|IUPAC name||Sodium thiosulfate|
|Other names||Sodium hyposulfite|
Hyposulphite of soda
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|Molar mass||158.09774 g/mol|
|Density||1.667 g/cm³, solid|
|R-phrases||R35: Causes severe burns|
|Except where noted otherwise, data are given for|
materials in their standard state
(at 25 °C, 100 kPa)
Infobox disclaimer and references
Sodium thiosulfate (Na2S2O3) (sometimes spelled thiosulphate) is a colorless crystalline compound that is more familiar as the pentahydrate, Na2S2O3•5H2O, an efflorescent, monoclinic crystalline substance also called sodium hyposulfite or “hypo.”
The thiosulfate anion is tetrahedral in shape and is notionally derived by replacing one of the oxygen atoms by a sulfur atom in a sulfate anion. The S-S distance indicates a single bond, implying that the sulfur bears significant negative charge and the S-O interactions have more double bond character. The first protonation of thiosulfate occurs at sulfur.
Industrial production and laboratory synthesis
As such, the anion S2O32− represents a water-soluble form of elemental sulfur.
Principal reactions and applications
- S2O32−(aq) + 2H+(aq) → S(s) + SO2(g) + H2O(l)
This reaction has been employed to generate colloidal sulfur. When the protonation is conducted at low temperatures, H2S2O3 (thiosulfuric acid) can be obtained. It is a strong acid pKa = 0.6, 1.7.
- 2 S2O32−(aq) + I2(aq) → S4O62−(aq) + 2 I−(aq)
Due to the quantitative nature of this reaction, as well as the fact that Na2S2O3•5H2O has an excellent shelf-life, it is used as a titrant in iodometry. Na2S2O3•5H2O is also a component of iodine clock experiments.
This particular use can be set up to measure the oxygen content of water through a long series of reactions. It is also used in estimating volumetrically, the concentrations of certain compounds in solution (hydrogen peroxide, for instance), and in estimating the chlorine content in commercial bleaching powder and water.
- 2 S2O32− + AgBr → [Ag(S2O3)2]3−) + Br-
Sodium thiosulfate is one component of an alternative lixiviant to cyanide for extraction of gold. It forms a strong complex with gold(I) ions, [Au(S2O3)2]3-. The advantage of this approach is that thiosulfate is essentially non-toxic and that <link rel="stylesheet" type="text/css" href="http://en.wikipedia.org/w/index.php?title=User:Lupin/navpop.css&action=raw&ctype=text/css&dontcountme=s">ore types that are refractory to gold cyanidation (e.g. carbonaceous or Carlin type ores) can be leached by thiosulfate. Some problems with this alternative process include the high consumption of thiosulfate, and the lack of a suitable recovery technique, since [Au(S2O3)2]3- does not adsorb to activated carbon, which is the standard technique used in gold cyanidation to separate the gold complex from the ore slurry.
Sodium thiosulfate is also used:
- As a component in hand warmers and other chemical heating pads that produce heat by exothermic crystallization of a supercooled solution.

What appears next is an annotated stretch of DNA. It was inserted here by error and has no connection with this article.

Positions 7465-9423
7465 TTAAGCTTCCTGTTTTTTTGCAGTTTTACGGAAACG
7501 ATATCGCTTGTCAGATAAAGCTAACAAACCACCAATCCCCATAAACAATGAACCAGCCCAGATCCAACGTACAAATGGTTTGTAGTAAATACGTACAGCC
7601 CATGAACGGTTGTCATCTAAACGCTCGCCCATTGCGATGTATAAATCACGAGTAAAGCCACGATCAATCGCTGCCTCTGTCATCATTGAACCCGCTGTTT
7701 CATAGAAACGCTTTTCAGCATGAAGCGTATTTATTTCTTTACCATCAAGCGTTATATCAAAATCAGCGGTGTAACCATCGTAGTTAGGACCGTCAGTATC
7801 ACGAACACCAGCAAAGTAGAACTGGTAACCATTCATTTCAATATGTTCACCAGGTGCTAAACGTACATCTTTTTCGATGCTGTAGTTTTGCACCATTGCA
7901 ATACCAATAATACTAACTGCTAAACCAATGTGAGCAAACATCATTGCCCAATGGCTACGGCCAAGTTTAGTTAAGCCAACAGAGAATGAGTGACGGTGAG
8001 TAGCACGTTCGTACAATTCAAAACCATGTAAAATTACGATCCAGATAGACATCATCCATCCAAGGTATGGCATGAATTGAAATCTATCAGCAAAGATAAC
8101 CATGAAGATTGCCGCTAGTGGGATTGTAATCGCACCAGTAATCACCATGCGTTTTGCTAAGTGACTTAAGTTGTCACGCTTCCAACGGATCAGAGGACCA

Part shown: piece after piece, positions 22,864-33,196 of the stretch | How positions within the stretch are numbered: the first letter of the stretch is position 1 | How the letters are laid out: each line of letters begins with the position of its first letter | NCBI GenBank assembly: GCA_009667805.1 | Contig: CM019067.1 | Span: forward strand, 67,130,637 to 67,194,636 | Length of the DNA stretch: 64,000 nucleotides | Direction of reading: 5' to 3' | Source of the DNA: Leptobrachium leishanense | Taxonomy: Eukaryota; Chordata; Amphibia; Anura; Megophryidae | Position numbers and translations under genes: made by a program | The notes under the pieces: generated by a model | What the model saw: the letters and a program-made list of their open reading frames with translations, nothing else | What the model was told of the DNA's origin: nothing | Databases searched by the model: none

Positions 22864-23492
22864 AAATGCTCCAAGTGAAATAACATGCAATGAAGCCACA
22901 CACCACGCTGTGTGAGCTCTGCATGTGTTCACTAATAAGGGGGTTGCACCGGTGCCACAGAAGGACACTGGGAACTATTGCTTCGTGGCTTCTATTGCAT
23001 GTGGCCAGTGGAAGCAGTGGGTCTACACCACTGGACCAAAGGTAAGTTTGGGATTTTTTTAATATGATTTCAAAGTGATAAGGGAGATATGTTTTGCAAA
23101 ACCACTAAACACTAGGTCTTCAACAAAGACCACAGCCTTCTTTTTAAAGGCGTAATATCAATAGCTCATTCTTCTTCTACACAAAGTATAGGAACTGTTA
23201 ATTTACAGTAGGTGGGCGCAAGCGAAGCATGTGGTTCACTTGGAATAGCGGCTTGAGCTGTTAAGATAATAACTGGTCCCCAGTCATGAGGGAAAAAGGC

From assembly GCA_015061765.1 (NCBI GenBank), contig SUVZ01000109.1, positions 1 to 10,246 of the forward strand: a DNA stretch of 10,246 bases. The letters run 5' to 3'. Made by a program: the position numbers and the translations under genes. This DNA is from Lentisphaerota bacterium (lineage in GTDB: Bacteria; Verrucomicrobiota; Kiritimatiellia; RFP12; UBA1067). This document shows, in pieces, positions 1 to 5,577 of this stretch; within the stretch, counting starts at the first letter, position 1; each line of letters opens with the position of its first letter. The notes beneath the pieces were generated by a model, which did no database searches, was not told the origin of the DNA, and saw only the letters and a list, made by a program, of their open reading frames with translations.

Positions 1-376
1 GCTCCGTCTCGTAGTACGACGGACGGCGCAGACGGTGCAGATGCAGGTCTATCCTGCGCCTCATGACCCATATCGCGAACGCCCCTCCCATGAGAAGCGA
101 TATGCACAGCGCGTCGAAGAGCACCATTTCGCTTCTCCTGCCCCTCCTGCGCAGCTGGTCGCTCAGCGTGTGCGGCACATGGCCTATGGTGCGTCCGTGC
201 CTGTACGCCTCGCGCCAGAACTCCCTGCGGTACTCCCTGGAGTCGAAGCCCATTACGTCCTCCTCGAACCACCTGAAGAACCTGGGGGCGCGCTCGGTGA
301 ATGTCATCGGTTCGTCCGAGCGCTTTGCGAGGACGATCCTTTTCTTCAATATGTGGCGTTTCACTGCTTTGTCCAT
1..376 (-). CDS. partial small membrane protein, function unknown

- In Bleach
- In pH testing of bleach substances. The universal indicator and any other liquid pH indicator are destroyed by bleach, rendering them useless for testing the pH. If one first adds sodium thiosulfate to such solutions, it will neutralize the color-removing effects of bleach and allow one to test the pH of bleach solutions with liquid indicators. The relevant reaction is akin to the iodine reaction: thiosulfate reduces the hypochlorite (active ingredient in bleach) and in so doing becomes oxidized to sulfate. The complete reaction is:
- 4 NaClO + Na2S2O3 + 2 NaOH → 4 NaCl + 2 Na2SO4 + H2O
- To dechlorinate tap water for aquariums or treat effluent from waste water treatments prior to release into rivers. The reduction reaction is analogous to the iodine reduction reaction. Treatment of tap water requires between 0.1 grams and 0.3 grams of pentahydrated (crystalline) sodium thiosulfate per 10 liters of water.
- To lower chlorine levels in swimming pools and spas following super chlorination.
- To remove iodine stains, e.g. after the explosion of nitrogen triiodide.
- As an antidote to cyanide poisoning. Thiosulfate acts as a sulfur donor for the conversion for cyanide to thiocyanate (which can then be safely excreted in the urine), catalyzed by the enzyme rhodanase.
- In bacteriological water assessment.
- In the tanning of leather.
- To demonstrate the concept of reaction rate in chemistry classes. The thiosulfate ion can decompose into the sulfite ion and a colloidal suspension of sulfur, which is opaque. The equation for this acid-catalysed reaction is as follows:
S2O32−(aq) → SO32−(aq) + S(s)
- To demonstrate the concept of supercooling in physics classes. Melted sodium thiosulfate is very easy to overcool to room temperature and when crystallization is forced, the sudden temperature jump to 48.3°C can be experienced by touch.
- As part of patina recipes for copper alloys.
- Often used in pharmaceutical preparations as an anionic surfactant to aid in dispersion.
- Treatment of calciphylaxis in hemodialysis patients with End-Stage Renal Disease
- Holleman, A. F.; Wiberg, E. "Inorganic Chemistry" Academic Press: San Diego, 2001. ISBN 0-12-352651-5
- Aylmore, M. G.; Muir, D. M. "Thiosulfate Leaching of Gold - a Review", Minerals Engineering, 2001, 14, 135-174